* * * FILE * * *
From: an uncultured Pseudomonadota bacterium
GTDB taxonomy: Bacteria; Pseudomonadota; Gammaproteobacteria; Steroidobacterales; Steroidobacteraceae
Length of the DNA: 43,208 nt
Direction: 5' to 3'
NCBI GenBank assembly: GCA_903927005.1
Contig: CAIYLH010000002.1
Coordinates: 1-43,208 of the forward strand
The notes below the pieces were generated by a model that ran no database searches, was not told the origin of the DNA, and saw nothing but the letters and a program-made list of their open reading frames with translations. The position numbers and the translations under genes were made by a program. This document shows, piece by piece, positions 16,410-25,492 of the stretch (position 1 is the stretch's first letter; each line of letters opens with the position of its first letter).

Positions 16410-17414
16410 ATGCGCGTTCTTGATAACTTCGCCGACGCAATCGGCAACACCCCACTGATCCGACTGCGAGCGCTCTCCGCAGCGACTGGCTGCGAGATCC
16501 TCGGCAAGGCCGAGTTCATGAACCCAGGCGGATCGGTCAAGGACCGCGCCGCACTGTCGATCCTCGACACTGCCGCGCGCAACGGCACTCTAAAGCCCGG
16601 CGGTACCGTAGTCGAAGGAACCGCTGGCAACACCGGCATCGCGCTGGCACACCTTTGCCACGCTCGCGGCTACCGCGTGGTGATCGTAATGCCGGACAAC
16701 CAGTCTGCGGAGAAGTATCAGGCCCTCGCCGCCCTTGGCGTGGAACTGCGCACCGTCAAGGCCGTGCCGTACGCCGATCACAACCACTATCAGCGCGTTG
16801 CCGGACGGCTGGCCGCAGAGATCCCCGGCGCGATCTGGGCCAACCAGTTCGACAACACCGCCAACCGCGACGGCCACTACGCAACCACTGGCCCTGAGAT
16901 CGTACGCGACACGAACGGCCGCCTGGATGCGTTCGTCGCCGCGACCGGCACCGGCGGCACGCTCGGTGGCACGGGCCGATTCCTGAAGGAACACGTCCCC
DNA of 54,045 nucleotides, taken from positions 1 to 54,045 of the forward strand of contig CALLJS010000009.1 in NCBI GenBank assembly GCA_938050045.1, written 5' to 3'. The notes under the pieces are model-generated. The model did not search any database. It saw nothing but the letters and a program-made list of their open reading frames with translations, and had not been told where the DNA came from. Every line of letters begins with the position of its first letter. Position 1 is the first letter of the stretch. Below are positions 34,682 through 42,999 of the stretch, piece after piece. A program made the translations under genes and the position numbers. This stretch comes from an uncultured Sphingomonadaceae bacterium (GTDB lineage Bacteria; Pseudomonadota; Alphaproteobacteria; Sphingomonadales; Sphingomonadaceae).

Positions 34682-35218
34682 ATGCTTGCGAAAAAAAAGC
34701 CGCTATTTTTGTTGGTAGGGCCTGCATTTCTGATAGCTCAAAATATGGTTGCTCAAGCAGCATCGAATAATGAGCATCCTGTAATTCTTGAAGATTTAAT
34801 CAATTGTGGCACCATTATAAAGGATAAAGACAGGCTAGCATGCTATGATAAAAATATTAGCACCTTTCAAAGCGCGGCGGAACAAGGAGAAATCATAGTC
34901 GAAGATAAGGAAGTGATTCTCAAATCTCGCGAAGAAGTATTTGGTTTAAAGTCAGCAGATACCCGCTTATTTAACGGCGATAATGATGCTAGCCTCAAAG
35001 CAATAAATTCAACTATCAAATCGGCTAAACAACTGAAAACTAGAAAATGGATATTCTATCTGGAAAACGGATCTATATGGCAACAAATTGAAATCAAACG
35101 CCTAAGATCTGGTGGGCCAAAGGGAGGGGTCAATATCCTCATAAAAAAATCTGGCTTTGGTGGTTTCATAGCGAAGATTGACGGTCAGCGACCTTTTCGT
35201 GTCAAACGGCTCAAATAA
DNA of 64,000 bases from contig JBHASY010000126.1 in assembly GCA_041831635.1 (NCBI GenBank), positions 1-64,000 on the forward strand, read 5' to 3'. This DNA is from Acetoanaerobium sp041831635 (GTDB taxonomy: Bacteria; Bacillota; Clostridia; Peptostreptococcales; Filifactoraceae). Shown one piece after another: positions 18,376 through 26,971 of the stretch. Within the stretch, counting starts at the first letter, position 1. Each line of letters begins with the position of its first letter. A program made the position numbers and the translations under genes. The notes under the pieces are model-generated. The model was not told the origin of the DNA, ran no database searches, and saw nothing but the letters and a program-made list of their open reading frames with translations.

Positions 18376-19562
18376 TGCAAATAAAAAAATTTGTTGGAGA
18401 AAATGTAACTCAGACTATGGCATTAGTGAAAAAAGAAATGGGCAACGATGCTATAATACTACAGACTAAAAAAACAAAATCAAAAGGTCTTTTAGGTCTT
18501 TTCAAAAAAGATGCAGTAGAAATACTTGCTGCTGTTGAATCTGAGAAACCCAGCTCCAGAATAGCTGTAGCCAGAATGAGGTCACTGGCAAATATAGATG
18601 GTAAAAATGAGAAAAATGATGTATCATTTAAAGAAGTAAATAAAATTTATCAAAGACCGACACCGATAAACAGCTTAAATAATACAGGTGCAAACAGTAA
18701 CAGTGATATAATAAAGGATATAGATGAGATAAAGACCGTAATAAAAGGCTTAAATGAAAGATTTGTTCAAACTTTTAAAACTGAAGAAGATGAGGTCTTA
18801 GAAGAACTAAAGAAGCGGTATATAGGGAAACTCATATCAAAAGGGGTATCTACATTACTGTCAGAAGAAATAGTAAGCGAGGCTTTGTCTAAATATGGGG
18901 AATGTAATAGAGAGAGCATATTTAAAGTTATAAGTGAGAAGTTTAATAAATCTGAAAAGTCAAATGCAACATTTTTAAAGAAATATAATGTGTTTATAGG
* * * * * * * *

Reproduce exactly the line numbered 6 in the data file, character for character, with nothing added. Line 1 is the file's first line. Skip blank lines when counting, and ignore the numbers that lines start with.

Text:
Contig: CAIYLH010000002.1